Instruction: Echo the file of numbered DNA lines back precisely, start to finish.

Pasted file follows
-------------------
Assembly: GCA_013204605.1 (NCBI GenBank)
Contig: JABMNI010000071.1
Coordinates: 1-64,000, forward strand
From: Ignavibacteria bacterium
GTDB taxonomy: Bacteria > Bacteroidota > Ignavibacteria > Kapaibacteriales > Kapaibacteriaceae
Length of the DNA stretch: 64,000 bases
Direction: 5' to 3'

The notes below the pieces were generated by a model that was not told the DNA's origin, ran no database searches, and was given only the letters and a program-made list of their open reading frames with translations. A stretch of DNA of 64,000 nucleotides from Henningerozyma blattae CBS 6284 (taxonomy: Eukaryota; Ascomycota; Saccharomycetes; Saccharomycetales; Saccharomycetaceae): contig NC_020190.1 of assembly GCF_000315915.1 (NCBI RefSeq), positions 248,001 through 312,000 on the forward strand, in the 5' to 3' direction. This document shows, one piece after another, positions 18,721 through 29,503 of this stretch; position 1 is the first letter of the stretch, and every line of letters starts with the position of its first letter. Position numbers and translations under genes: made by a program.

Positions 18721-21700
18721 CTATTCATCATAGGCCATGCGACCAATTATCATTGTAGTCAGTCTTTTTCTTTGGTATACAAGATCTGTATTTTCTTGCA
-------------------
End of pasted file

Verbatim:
Assembly: GCA_013204605.1 (NCBI GenBank)
Contig: JABMNI010000071.1
Coordinates: 1-64,000, forward strand
From: Ignavibacteria bacterium
GTDB taxonomy: Bacteria > Bacteroidota > Ignavibacteria > Kapaibacteriales > Kapaibacteriaceae
Length of the DNA stretch: 64,000 bases
Direction: 5' to 3'

The notes below the pieces were generated by a model that was not told the DNA's origin, ran no database searches, and was given only the letters and a program-made list of their open reading frames with translations. A stretch of DNA of 64,000 nucleotides from Henningerozyma blattae CBS 6284 (taxonomy: Eukaryota; Ascomycota; Saccharomycetes; Saccharomycetales; Saccharomycetaceae): contig NC_020190.1 of assembly GCF_000315915.1 (NCBI RefSeq), positions 248,001 through 312,000 on the forward strand, in the 5' to 3' direction. This document shows, one piece after another, positions 18,721 through 29,503 of this stretch; position 1 is the first letter of the stretch, and every line of letters starts with the position of its first letter. Position numbers and translations under genes: made by a program.

Positions 18721-21700
18721 CTATTCATCATAGGCCATGCGACCAATTATCATTGTAGTCAGTCTTTTTCTTTGGTATACAAGATCTGTATTTTCTTGCA